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KAWAGOE, Japan – Not long after having the Olympic gold medal slipped over his head, Xander Schauffele tweeted, “This medal is for my country and my family, especially my dad!”
Schauffele’s father, Stefan, had his Olympic hopes as a decathlete destroyed when he lost the sight in his left eye after being struck by a drunk driver in 1986. It was a layer to Sunday’s story to which Germany’s Sophia Popov could relate.
Popov’s mother, Claudia, had hoped to qualify as a swimmer for the 1980 Olympics before the U.S.-led boycott of the Games, and Popov’s brother, Nicholas, attempted to qualify for the 2012 Games in the 50-meter freestyle but came up short.
“My mother got so close. And my brother, he got within a couple hundredths of a second of going, too, because he’s a sprinter himself,” Popov said. “It can come down to nuances, especially in swimming; it’s brutal, you can have a false start at trials, you can just not feel your best that one single day.”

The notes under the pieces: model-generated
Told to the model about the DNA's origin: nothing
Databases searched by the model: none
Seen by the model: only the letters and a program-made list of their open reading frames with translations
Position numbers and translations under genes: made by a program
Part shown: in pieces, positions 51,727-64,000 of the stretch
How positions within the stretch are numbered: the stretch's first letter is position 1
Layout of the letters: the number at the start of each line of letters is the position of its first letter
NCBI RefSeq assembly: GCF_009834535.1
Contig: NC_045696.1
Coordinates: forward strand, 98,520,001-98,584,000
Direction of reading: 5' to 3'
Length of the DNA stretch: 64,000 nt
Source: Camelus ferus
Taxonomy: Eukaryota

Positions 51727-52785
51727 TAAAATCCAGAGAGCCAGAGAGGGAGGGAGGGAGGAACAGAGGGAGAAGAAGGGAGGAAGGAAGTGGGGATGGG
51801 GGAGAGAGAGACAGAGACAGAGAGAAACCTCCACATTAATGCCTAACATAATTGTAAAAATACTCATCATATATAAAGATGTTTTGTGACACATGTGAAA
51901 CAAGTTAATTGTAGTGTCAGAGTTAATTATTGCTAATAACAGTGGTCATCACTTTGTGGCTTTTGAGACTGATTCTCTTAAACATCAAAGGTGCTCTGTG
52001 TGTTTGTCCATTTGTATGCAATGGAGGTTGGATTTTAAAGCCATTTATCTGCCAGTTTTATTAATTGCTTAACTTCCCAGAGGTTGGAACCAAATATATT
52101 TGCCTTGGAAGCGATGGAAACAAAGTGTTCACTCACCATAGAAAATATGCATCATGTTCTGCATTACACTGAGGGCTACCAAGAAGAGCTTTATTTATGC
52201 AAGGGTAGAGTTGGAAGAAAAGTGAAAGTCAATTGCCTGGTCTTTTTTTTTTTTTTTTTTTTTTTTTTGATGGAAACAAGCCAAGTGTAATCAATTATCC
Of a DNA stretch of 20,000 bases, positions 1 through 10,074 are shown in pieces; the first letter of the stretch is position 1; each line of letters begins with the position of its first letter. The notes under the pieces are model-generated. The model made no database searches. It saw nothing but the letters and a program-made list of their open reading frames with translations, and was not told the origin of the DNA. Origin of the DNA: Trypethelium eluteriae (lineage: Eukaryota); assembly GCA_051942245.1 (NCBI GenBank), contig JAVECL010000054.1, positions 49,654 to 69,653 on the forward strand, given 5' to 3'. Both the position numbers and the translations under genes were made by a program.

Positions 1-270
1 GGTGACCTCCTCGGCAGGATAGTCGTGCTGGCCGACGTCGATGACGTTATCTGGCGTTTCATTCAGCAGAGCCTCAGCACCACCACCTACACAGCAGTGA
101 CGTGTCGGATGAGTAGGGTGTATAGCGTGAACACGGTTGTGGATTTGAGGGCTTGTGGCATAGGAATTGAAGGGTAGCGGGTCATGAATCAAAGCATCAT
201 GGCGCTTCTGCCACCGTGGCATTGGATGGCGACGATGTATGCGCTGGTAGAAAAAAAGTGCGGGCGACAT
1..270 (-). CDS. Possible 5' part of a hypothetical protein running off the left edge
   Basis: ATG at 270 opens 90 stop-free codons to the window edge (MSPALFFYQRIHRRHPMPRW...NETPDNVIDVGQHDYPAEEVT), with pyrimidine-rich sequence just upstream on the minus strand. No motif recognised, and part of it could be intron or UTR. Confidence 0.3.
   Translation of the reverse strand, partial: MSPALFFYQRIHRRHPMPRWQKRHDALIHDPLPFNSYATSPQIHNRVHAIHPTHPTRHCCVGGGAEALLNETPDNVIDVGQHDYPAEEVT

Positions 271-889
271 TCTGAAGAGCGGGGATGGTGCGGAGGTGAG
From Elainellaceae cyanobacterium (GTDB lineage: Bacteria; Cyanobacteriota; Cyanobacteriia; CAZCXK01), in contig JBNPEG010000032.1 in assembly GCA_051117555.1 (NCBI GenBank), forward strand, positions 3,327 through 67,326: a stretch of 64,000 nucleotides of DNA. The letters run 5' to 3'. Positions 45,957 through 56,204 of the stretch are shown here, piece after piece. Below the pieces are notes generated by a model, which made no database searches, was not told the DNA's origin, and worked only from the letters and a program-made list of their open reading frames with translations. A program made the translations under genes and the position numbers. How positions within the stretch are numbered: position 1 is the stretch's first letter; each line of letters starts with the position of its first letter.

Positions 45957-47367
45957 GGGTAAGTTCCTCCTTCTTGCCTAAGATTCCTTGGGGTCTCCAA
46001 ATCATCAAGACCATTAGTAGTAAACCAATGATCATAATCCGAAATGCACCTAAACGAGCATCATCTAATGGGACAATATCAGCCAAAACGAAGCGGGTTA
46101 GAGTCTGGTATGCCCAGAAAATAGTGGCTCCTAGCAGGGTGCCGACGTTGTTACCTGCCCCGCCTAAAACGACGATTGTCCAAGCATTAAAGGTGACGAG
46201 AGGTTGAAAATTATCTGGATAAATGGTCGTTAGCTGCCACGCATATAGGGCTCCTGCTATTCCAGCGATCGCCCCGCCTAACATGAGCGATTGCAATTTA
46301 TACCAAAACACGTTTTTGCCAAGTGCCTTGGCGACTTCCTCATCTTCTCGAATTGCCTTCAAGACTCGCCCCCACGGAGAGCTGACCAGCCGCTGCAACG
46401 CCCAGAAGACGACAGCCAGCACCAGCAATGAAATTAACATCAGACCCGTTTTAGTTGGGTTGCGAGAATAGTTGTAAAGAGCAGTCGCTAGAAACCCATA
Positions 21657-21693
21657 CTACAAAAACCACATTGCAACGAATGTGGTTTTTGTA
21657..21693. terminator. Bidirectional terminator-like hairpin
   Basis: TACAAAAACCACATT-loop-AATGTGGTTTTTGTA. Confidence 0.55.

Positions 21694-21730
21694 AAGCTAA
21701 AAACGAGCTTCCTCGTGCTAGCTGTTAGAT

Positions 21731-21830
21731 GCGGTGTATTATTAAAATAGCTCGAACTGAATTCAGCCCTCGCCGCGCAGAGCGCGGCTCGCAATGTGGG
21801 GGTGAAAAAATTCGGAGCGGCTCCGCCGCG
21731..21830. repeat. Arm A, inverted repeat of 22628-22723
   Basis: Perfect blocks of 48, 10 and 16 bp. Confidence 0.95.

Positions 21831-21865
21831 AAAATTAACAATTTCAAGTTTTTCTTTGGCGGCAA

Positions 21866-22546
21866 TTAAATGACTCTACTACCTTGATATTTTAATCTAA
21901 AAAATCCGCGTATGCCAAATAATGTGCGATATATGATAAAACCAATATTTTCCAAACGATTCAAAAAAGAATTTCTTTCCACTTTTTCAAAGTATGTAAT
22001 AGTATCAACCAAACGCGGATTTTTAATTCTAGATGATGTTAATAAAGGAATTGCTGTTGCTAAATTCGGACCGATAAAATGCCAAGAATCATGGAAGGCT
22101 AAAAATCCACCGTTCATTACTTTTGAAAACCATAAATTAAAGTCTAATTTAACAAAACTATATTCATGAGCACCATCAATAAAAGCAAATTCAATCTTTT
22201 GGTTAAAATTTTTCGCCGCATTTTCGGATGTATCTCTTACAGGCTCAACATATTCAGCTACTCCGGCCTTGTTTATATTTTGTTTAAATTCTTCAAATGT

This is for the family 💪@SophiaCPopov's grandmother (track), mother (swimming) and brother (swimming) all had #Olympic aspirations that were derailed, but she's playing @OlympicGolf this week with them on her mind. pic.twitter.com/aRKc6JexuJ
— LPGA (@LPGA) August 3, 2021
In Popov’s case, she actually benefited from the Tokyo Games being postponed a year because of the COVID-19 pandemic. Had the Games been played as scheduled, she wouldn’t have qualified but her victory at the 2020 AIG Women’s Open earned her a spot on the German team.
“Because of that, I always have this feeling that everything happens for a reason,” she said, “and I was given another chance essentially and by winning The Open last year I could make my dream come true.”